What I think my background gave me – more than anything else – was that I’ve always liked the sound of own voice, as you probably noticed! You know, some people are good with numbers, but I’m just really good at talking. I like to talk. I like to describe. When I do the commentary, I always like to think of myself, not as a massive expert, but as somebody who knows possibly just a bit more. Like when you’re talking with people in the pub and ask a lawyer question to one of your friends, who is a lawyer. It’s not like you’ll get a long, complicated answer. Instead, he’ll give you an idea of what it’s all about in layman’s term. And I kind of like to think we do that a bit [as commentators], because, you have to remember, when we’re doing our commentary, it’s not for German. Sometimes Germans will be critical and they’ll say, “Well, we know about the Revierderby.”  Then you have to remind them that people in England don’t even know what a Revier is!

And then other countries use our commentary where English isn’t the first language, so you have to kind of simplify things and make sure you don’t use English-specific language for it. For example, when I was growing up there was a programme on every Saturday lunchtime before kickoff called Saint and Greavsie. It was Ian St John and Jimmy Greaves in a talk show between the two of them just talking about the upcoming fixtures and one Greaves’ catchphrases was “It’s a funny old game innit, Saint?” And I used that once. One of my colleagues said, “You know, people in Southeast Asia really aren’t going to understand what you’re referencing there.” I think I’ve deviated a bit from your question …

Back to my acting background, I like to think that I can weave a bit of a narrative into the game. And, okay, a lot of the terminology is pretty much standard, but every now and then I like to think I have my moments when I come up with something different.

Bundesliga Fanatic: How do Germans view you’re your commentary? What kind of conversations have you had with them?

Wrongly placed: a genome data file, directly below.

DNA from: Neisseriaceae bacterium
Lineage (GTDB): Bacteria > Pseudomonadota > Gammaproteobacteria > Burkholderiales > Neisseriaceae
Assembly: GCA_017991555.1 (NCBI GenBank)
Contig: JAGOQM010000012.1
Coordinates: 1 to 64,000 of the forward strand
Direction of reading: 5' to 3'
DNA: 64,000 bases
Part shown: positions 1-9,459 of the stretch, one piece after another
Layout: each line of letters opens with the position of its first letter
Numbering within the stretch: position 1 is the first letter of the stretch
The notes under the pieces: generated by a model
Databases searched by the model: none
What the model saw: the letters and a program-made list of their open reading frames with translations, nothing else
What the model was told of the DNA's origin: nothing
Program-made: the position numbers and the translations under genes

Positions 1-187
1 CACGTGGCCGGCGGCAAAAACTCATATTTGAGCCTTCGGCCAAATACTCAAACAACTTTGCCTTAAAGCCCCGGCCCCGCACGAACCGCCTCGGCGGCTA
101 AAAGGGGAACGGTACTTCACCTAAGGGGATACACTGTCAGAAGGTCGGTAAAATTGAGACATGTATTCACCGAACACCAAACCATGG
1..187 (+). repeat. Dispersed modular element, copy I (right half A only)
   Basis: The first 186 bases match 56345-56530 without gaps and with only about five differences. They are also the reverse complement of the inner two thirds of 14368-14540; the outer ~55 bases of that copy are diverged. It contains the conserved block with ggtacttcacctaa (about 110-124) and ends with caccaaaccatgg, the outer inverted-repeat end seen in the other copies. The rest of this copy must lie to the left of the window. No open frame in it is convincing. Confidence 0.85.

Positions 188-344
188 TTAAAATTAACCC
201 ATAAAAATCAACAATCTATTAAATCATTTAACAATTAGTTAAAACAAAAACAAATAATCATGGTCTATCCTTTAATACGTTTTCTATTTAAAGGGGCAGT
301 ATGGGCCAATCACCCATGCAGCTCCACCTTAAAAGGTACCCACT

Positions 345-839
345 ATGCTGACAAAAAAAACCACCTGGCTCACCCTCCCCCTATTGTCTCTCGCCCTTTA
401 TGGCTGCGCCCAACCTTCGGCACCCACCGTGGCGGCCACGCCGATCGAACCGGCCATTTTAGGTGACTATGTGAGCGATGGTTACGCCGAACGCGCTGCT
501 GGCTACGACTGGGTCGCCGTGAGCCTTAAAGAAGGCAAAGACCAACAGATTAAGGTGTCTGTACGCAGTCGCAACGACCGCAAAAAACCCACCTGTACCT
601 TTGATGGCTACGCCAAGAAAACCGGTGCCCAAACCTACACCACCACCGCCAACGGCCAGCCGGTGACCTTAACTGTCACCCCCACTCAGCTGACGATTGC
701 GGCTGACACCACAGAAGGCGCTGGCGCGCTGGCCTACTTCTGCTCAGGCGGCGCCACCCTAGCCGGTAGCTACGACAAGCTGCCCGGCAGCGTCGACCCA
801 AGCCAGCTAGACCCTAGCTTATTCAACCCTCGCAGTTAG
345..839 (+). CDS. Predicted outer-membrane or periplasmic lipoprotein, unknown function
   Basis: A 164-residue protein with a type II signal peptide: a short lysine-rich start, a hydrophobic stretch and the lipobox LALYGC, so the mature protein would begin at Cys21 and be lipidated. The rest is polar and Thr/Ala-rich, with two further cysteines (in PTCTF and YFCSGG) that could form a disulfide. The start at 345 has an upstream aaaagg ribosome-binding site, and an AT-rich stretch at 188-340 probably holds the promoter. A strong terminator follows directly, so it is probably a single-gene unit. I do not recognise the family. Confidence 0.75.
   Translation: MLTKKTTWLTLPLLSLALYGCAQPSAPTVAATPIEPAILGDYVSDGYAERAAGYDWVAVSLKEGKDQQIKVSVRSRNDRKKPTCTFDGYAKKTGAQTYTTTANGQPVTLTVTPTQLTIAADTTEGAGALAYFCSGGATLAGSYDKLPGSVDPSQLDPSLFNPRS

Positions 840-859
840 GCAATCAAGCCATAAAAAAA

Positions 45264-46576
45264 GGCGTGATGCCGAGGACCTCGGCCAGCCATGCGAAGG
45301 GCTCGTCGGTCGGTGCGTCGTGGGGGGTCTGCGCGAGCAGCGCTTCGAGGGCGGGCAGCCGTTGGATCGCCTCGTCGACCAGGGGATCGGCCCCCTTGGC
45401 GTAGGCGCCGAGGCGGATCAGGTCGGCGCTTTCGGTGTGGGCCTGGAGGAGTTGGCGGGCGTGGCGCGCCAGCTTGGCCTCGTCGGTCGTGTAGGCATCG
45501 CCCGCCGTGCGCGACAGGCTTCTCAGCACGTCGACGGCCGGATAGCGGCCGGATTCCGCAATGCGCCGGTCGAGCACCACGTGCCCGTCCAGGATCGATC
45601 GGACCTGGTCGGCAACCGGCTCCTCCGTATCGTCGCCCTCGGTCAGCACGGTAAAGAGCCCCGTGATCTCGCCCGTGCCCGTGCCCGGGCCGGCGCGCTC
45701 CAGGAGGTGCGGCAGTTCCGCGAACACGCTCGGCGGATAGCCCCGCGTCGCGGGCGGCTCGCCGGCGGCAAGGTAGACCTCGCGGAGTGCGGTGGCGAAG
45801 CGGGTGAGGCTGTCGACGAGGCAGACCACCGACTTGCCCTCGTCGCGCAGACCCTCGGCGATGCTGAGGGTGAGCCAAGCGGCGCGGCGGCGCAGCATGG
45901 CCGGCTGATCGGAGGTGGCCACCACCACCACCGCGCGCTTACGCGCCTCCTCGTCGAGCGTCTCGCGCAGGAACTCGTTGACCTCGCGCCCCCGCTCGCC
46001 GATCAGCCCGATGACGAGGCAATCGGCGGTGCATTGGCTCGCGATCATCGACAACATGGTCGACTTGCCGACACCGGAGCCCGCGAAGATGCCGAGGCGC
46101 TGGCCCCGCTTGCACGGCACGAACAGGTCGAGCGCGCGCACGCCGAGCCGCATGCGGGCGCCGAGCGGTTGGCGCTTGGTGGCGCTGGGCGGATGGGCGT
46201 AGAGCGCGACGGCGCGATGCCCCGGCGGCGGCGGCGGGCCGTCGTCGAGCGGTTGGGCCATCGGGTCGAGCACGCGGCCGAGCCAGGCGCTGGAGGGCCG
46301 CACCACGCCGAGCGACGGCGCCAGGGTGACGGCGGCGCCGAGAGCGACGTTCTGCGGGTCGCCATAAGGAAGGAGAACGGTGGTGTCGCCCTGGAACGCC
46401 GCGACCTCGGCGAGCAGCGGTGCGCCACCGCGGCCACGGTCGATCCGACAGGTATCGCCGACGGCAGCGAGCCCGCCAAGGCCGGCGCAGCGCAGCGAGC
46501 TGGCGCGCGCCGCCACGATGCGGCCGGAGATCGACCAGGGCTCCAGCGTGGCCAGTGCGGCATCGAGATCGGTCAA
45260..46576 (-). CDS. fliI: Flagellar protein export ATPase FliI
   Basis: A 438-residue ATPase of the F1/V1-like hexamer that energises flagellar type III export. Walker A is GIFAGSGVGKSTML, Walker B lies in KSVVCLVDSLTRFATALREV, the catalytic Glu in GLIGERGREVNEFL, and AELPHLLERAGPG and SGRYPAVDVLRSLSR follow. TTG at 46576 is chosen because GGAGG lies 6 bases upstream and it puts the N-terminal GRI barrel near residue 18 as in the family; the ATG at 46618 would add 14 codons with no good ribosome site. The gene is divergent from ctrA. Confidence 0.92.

Phil: Well, when I’m at a party here in Germany and talking to people I don’t know, they’ll ask me “What do you do?” You know, expecting me to say “Oh, I work for Ford” or something like that, so when I say, “Oh, I’m a commentator for the Bundesliga.” They, “Oh, really? Who would be interested in the Bundesliga abroad?” That’s normally the first question they ask. Then they say, “I do like the way the English commentate!”

And because people look at me like I’m little mad when I tell them I’m a professional football commentator, I carry around a little clip around of me on my iPhone. Very vain of me to do so, but it’s of a particularly good little highlight clip about a minute long. So I play that for them. And very often they’ll say, “Oh I’m so much prefer the way English commentators commentate the game.” German commentators tend to have a bit of a more relaxed attitude. Not all of them of course. Some of them are more interested in talking about how the guys just bought a new Volkswagen, Audi, or Mercedes, then about the actual game; whereas I get a lot more excited about the game.

Bundesliga Fanatic: Are you actually a fan of the Bundesliga?

Phil: Yes! For me, the Bundesliga is more excitement than the Premier League.

Bundesliga Fanatic: Good for you!

Phil: I think it’s way more exciting. Obviously, my heart beats for Southampton, but as a football fan the Bundesliga is way more exciting. I just wish that Bayern weren’t so good ….

Bundesliga Fanatic: Some of us do, too!

Phil: Yeah I’ll probably get hundreds of hate emails from Bayern fans, but it’s not that I’m actually anti-Bayern, it’s just that I wish some of the other teams could neck-and-neck with them. I always say this to my Bayern fans, “I don’t mind if they win the Bundesliga every year, but – please – on the last day.” That would be so much better.

Bundesliga Fanatic: I totally empathize with that perspective as a Dortmund supporter myself. The Bayern tyranny has been a long winter.

Phil: I feel so sorry for Dortmund, because I embody a bit of the “curse of the commentator.” For example, a few years ago, I really started getting into Bremen. I thought they were really exciting, really cool, a well-run club, and were doing all the right things. And as soon as I started following them a little bit, they imploded. And it seems that Dortmund have done the same. Maybe I should start, just for the hell of it, following Bayern a bit more!

Bundesliga Fanatic: Yeah, take on Bayern or Schalke. Either will do for the curse. Well, Phil, it’s been an absolute pleasure talking to you. I thank for you for giving us your time – so generously before your holidays.

Phil: Well, I’m on holiday now already. I’m just about to leave. I’ve sown up all I have to do. I’m on hiatus, as I think you’d say in the states. Bye!

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Travis serves as an editor and regular columnist here. Born and groomed in Santa Fe, New Mexico, Travis is a college English instructor in Pittsburgh. Coffee, books, and sports are his passions. His writing has also appeared in Howler magazine, 11Freunde, America Magazine, The Short Pass, Bloomberg Sports, the Good Man Project, his former blog, Sportisourstory.tumblr.com, and elsewhere. He tweets at @tptimmons. Heja BVB!